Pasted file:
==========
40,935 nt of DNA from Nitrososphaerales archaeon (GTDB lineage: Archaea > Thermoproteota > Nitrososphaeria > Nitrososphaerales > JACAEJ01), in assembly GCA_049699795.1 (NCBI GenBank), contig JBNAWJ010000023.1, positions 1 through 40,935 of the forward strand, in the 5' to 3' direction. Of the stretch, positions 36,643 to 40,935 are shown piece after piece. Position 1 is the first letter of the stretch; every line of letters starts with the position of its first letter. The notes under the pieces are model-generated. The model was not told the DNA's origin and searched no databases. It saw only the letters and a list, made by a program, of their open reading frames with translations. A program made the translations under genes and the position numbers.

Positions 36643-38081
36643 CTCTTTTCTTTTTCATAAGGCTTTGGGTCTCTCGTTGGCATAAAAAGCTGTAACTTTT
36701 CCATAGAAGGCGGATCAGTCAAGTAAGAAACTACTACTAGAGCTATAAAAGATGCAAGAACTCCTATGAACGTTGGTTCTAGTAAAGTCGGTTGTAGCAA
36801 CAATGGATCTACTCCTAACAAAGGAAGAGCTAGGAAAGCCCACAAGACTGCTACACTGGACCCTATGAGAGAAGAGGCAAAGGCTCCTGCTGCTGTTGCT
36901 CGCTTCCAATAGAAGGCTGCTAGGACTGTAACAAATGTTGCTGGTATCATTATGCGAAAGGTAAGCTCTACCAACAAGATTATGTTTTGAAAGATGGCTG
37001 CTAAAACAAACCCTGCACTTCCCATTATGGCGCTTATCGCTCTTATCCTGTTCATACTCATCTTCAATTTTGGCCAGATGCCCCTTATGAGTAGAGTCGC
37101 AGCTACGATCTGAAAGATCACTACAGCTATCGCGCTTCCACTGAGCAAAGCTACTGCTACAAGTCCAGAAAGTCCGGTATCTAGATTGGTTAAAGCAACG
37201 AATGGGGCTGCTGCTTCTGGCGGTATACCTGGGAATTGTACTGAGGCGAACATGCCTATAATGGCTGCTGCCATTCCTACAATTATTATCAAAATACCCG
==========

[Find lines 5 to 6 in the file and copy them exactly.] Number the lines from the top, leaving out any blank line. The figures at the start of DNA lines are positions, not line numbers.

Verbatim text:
36801 CAATGGATCTACTCCTAACAAAGGAAGAGCTAGGAAAGCCCACAAGACTGCTACACTGGACCCTATGAGAGAAGAGGCAAAGGCTCCTGCTGCTGTTGCT
36901 CGCTTCCAATAGAAGGCTGCTAGGACTGTAACAAATGTTGCTGGTATCATTATGCGAAAGGTAAGCTCTACCAACAAGATTATGTTTTGAAAGATGGCTG